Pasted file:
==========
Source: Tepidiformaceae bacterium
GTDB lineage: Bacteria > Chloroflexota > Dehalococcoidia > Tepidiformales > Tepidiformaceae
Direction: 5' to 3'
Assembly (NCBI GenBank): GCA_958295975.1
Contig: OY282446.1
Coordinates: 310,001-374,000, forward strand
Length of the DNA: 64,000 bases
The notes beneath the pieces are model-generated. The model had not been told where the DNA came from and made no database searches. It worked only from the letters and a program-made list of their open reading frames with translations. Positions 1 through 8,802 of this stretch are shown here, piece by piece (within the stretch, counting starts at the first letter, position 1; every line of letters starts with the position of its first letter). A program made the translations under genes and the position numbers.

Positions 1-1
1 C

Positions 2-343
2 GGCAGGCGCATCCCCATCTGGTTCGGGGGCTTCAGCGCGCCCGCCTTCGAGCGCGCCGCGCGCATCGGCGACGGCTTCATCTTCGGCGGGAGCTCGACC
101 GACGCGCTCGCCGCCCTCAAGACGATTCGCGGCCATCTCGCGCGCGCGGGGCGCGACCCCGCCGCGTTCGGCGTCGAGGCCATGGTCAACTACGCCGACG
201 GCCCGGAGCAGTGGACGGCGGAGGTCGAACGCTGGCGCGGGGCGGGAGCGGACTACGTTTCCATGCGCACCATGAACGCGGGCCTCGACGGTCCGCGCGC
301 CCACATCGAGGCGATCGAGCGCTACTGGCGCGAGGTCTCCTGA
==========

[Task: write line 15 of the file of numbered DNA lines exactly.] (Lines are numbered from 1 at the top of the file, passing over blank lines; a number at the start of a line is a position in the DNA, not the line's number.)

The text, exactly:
301 CCACATCGAGGCGATCGAGCGCTACTGGCGCGAGGTCTCCTGA